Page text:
Every organization should have a secure document destruction program. In fact, some rules and regulations require it. For example, the Fair and Accurate Credit Transactions Act 2003 (FACTA) describes how businesses must have information in consumer reports and records, but only provides guidance on proper secure document destruction.
One of the decisions that companies have to make is whether the destruction of documents needs to be done on-site or off-site. Many believe that on-site destruction is a safer solution, but this may not always be the case. In an on-site decision, secure and locked bins will be placed throughout the office and documents will be placed in them for destruction. The on-site crusher will then appear at the scheduled time to remove the sacks from these bins. The sacks are exported by moving trucks to be crushed and broken into pieces. It has several vulnerabilities:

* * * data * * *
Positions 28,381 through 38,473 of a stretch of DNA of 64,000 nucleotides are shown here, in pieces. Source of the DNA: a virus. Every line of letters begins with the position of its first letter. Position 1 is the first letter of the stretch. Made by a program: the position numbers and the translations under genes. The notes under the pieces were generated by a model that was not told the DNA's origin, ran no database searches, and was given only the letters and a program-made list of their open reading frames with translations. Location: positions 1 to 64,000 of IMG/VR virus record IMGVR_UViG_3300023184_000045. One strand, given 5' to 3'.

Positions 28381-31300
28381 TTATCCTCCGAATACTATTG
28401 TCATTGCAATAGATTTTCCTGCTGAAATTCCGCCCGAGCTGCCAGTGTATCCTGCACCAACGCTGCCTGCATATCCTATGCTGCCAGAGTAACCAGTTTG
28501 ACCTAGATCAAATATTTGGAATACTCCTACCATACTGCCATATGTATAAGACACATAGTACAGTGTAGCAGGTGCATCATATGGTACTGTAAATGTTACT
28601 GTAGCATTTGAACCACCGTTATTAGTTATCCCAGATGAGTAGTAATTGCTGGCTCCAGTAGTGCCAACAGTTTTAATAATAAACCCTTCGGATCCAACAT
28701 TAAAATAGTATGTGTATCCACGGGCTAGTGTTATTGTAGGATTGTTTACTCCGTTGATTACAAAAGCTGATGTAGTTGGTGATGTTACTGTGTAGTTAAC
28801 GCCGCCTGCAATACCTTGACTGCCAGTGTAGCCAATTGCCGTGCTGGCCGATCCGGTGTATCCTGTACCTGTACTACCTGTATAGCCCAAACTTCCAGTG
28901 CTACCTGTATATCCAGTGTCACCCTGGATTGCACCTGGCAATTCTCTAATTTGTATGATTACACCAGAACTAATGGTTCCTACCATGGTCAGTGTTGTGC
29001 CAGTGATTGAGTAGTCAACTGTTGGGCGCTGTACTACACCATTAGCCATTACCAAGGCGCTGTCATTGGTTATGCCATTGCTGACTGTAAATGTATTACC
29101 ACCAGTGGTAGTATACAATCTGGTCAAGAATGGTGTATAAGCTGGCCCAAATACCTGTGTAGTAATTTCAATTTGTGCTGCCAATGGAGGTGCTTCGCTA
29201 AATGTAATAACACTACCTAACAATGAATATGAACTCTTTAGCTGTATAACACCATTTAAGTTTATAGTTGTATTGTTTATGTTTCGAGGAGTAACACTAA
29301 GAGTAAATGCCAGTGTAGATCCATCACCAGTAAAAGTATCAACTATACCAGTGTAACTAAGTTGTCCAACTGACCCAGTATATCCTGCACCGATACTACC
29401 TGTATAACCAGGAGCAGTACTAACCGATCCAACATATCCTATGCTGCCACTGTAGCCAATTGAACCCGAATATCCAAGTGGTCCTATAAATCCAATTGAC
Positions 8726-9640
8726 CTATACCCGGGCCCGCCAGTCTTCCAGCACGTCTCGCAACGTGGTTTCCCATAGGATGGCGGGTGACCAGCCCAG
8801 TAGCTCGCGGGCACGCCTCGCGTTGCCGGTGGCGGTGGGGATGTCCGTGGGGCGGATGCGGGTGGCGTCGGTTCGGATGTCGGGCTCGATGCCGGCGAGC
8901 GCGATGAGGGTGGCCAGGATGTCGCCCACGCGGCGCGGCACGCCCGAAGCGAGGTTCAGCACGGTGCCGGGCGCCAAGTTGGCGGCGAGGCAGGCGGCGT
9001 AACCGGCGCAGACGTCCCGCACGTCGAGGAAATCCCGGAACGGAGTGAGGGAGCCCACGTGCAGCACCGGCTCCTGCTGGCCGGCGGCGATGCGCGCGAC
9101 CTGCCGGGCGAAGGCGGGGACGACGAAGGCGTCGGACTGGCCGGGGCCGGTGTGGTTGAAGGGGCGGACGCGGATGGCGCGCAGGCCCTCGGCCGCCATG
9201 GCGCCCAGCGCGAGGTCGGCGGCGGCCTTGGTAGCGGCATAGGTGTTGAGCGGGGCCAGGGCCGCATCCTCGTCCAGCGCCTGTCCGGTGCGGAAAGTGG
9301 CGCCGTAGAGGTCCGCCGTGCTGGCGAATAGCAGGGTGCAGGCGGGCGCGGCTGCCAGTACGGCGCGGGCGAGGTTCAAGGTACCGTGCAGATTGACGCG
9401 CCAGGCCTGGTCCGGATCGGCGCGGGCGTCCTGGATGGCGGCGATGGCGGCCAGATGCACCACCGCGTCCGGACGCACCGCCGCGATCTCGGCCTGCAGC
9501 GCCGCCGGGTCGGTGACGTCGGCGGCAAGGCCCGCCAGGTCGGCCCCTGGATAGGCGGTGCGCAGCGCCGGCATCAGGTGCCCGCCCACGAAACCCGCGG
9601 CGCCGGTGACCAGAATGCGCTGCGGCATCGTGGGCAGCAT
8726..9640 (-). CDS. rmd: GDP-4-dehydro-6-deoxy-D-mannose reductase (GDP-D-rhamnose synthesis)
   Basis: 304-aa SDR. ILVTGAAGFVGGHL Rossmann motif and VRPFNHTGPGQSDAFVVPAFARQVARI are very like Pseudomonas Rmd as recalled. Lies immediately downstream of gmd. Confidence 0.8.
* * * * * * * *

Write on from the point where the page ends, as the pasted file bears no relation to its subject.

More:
– Documents do not reach the truck protected as they are usually transported in tow bags. Documents can be removed from the bag unnoticed.
– Documents may fall out when unloaded onto the truck.
– There is no tracking mechanism to indicate exactly when the bag is shredded. Most companies do not have employees to supervise and review the document destruction process.
Garbage rotation program
These security vulnerabilities and costs have led some companies to look at bin rotation. The trash can rotation program places locked bins throughout the office. During the set hours, the shredder removes the bin and replaces it with a new, sealed bin. The trash can does not carry a lock and is only opened after being emptied in a landfill.